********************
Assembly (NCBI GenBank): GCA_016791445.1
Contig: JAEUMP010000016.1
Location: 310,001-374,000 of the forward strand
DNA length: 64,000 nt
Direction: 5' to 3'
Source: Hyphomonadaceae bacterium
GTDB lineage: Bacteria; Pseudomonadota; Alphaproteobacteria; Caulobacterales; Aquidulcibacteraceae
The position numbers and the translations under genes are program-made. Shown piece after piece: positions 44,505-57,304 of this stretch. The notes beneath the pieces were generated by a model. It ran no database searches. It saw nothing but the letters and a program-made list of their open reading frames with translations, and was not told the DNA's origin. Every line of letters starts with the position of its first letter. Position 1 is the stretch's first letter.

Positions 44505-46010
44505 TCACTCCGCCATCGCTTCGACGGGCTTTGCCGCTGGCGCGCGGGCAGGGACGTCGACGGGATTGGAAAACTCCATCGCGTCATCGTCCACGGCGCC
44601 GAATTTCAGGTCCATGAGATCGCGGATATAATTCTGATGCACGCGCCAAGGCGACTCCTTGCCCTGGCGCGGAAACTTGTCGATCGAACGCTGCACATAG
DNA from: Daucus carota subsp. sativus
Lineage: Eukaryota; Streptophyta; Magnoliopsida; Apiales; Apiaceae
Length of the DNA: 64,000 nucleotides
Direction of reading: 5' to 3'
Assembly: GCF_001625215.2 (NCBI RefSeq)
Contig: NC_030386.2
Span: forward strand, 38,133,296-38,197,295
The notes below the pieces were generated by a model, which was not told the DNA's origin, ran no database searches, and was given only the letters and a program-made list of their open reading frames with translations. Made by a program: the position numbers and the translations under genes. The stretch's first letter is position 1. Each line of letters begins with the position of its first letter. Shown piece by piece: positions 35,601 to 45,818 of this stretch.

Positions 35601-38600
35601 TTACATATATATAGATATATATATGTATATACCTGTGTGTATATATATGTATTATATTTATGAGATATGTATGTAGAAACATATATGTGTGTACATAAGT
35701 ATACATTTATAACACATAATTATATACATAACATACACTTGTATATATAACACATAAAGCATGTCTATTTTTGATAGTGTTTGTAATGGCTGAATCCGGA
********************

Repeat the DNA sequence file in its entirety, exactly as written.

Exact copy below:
Assembly (NCBI GenBank): GCA_016791445.1
Contig: JAEUMP010000016.1
Location: 310,001-374,000 of the forward strand
DNA length: 64,000 nt
Direction: 5' to 3'
Source: Hyphomonadaceae bacterium
GTDB lineage: Bacteria; Pseudomonadota; Alphaproteobacteria; Caulobacterales; Aquidulcibacteraceae
The position numbers and the translations under genes are program-made. Shown piece after piece: positions 44,505-57,304 of this stretch. The notes beneath the pieces were generated by a model. It ran no database searches. It saw nothing but the letters and a program-made list of their open reading frames with translations, and was not told the DNA's origin. Every line of letters starts with the position of its first letter. Position 1 is the stretch's first letter.

Positions 44505-46010
44505 TCACTCCGCCATCGCTTCGACGGGCTTTGCCGCTGGCGCGCGGGCAGGGACGTCGACGGGATTGGAAAACTCCATCGCGTCATCGTCCACGGCGCC
44601 GAATTTCAGGTCCATGAGATCGCGGATATAATTCTGATGCACGCGCCAAGGCGACTCCTTGCCCTGGCGCGGAAACTTGTCGATCGAACGCTGCACATAG
DNA from: Daucus carota subsp. sativus
Lineage: Eukaryota; Streptophyta; Magnoliopsida; Apiales; Apiaceae
Length of the DNA: 64,000 nucleotides
Direction of reading: 5' to 3'
Assembly: GCF_001625215.2 (NCBI RefSeq)
Contig: NC_030386.2
Span: forward strand, 38,133,296-38,197,295
The notes below the pieces were generated by a model, which was not told the DNA's origin, ran no database searches, and was given only the letters and a program-made list of their open reading frames with translations. Made by a program: the position numbers and the translations under genes. The stretch's first letter is position 1. Each line of letters begins with the position of its first letter. Shown piece by piece: positions 35,601 to 45,818 of this stretch.

Positions 35601-38600
35601 TTACATATATATAGATATATATATGTATATACCTGTGTGTATATATATGTATTATATTTATGAGATATGTATGTAGAAACATATATGTGTGTACATAAGT
35701 ATACATTTATAACACATAATTATATACATAACATACACTTGTATATATAACACATAAAGCATGTCTATTTTTGATAGTGTTTGTAATGGCTGAATCCGGA